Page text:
The objective of this paper is to investigate how daylight dynamics can act as a point of inspiration for developing a lighting design concept for work environments such as open space offices. Most often the dynamics of light in lighting design strategies are limited to the aspects of intensity (lx level) and colour of light (CCT). However, mimicking the natural variation of diffuse and direct light may also be important, since people have a general preference and a profound relation to the dynamics of daylight, given that perception and vision have evolved underneath changing sky conditions.
Based on this hypothesis, a research approach has been defined, investigating the relationship between the light distribution and light modelling qualities of daylight and how these qualities can be complimented by electrical lighting.
Four representative sky types have been studied to investigate the range of the light modelling qualities found in daylight. The ratio between diffuse to direct daylight has been examined through simulations and analysis of digital photographic images. Test were then carried out exploring how the three-dimensional light modelling effects of these four daylight conditions can best be reproduced with electrical lighting sources in a lighting laboratory.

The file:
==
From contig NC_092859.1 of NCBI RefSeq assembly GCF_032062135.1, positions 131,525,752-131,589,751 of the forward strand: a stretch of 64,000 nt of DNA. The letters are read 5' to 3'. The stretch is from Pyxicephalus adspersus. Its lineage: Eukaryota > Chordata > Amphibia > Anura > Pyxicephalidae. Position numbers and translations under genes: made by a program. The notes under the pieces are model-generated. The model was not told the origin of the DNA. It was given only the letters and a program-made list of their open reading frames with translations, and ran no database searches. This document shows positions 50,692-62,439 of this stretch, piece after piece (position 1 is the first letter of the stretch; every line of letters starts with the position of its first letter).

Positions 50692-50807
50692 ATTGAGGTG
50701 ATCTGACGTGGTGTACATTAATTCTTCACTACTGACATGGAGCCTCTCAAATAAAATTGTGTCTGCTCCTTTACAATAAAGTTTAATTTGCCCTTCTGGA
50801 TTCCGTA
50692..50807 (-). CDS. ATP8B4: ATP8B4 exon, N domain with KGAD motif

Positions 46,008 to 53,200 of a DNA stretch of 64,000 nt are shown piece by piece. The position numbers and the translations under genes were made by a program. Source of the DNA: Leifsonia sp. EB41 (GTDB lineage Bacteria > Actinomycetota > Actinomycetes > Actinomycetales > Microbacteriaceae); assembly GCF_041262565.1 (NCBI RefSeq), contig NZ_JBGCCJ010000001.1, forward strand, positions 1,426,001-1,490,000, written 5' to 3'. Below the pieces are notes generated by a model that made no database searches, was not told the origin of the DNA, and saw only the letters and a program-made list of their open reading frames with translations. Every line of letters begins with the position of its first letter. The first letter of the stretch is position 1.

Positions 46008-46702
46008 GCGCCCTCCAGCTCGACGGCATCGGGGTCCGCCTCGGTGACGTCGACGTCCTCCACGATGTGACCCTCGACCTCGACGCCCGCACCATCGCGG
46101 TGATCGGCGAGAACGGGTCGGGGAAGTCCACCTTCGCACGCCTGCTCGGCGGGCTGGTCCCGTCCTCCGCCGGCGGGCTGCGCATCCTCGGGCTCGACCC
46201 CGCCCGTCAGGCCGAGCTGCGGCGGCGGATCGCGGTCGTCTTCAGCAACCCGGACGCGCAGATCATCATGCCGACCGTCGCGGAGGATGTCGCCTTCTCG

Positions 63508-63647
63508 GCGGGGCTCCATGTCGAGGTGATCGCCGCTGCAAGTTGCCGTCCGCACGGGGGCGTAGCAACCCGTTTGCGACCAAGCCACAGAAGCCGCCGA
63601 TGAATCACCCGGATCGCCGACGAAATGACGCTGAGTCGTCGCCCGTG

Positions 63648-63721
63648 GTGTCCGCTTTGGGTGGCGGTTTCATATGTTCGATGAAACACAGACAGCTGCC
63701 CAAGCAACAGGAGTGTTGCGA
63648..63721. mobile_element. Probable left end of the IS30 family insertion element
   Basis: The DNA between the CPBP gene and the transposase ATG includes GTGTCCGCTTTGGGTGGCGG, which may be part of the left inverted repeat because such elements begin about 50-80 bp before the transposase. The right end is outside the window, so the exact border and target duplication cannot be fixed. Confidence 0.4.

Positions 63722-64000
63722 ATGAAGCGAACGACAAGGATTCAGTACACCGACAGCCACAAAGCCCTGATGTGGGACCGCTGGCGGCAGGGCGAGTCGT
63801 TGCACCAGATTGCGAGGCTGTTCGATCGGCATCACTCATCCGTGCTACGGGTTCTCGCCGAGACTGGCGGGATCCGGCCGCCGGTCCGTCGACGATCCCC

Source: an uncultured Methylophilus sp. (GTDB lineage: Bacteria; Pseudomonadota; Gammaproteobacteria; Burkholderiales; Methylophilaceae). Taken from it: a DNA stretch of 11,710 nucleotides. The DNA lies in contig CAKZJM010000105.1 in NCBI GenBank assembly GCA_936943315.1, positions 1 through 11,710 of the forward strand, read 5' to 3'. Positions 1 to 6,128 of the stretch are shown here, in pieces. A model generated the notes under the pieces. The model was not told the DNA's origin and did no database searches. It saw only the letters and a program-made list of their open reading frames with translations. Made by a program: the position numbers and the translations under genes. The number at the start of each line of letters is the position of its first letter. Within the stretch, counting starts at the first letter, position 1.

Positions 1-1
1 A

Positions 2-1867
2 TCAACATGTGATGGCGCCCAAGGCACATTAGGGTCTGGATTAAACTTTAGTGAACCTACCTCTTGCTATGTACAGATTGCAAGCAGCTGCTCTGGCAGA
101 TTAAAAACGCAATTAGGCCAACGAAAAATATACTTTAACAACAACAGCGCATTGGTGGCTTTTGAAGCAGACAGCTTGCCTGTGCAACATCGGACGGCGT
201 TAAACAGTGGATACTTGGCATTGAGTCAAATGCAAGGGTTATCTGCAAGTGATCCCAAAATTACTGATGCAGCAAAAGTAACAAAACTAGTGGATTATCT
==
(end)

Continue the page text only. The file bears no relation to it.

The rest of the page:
The studies suggested that the desired light modelling qualities are appearing, when the ratio between direct and diffuse light sources is above 13% and below 52% of the total amount of light. This initial finding indicates that daylight modelling qualities can be recreated in office environments with standard diffuse ceiling lighting by adding only 13% direct light on the work plane. The direct light must, however, have similar directionality as the daylight inflow through windows, to reinforce an experience of flow of light. The upper and lower perceptual boundaries of the diffuse to direct light ratio will be investigated further in relation to the dynamics of interior daylight illumiation patterns.
The qualities of daylight such as light modelling and the flow of light can thus be adapted into electrical lighting to develop strategies for double dynamic lighting, with the aim of creating stimulating work environments with more natural lighting variations.
Original languageEnglish
Title of host publicationProceeding of ARCH19: Building for Better Health - Research and innovation in architecture and urban design for care and health
Number of pages10
Publication date2020
Article numberD32
Publication statusPublished - 2020
EventARCH19: Building for better health: Research & innovation in architecture & urban design for care & health - Kunnskapssenteret St. Olavs hospital, Trondheim, Norway
Duration: 12 Jun 201914 Jun 2019


ConferenceARCH19: Building for better health
LocationKunnskapssenteret St. Olavs hospital
Internet address

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